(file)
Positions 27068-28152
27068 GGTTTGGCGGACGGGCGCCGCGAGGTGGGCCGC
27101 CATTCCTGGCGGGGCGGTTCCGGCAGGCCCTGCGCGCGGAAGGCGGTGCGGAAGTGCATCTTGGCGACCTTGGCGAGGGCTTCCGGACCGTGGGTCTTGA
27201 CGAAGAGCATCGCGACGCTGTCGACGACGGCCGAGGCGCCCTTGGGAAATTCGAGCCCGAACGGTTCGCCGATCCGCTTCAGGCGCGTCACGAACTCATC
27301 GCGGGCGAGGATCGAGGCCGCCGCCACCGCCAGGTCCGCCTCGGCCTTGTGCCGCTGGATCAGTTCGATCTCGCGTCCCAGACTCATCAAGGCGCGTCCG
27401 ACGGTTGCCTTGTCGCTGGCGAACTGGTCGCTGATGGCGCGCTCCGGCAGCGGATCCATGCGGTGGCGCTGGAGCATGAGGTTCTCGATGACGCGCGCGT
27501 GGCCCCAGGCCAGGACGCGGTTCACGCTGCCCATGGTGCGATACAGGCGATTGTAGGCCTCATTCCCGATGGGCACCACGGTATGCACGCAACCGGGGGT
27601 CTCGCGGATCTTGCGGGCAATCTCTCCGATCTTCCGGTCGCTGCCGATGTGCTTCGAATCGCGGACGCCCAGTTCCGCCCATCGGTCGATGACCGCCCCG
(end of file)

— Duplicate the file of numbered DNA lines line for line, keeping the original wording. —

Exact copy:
Positions 27068-28152
27068 GGTTTGGCGGACGGGCGCCGCGAGGTGGGCCGC
27101 CATTCCTGGCGGGGCGGTTCCGGCAGGCCCTGCGCGCGGAAGGCGGTGCGGAAGTGCATCTTGGCGACCTTGGCGAGGGCTTCCGGACCGTGGGTCTTGA
27201 CGAAGAGCATCGCGACGCTGTCGACGACGGCCGAGGCGCCCTTGGGAAATTCGAGCCCGAACGGTTCGCCGATCCGCTTCAGGCGCGTCACGAACTCATC
27301 GCGGGCGAGGATCGAGGCCGCCGCCACCGCCAGGTCCGCCTCGGCCTTGTGCCGCTGGATCAGTTCGATCTCGCGTCCCAGACTCATCAAGGCGCGTCCG
27401 ACGGTTGCCTTGTCGCTGGCGAACTGGTCGCTGATGGCGCGCTCCGGCAGCGGATCCATGCGGTGGCGCTGGAGCATGAGGTTCTCGATGACGCGCGCGT
27501 GGCCCCAGGCCAGGACGCGGTTCACGCTGCCCATGGTGCGATACAGGCGATTGTAGGCCTCATTCCCGATGGGCACCACGGTATGCACGCAACCGGGGGT
27601 CTCGCGGATCTTGCGGGCAATCTCTCCGATCTTCCGGTCGCTGCCGATGTGCTTCGAATCGCGGACGCCCAGTTCCGCCCATCGGTCGATGACCGCCCCG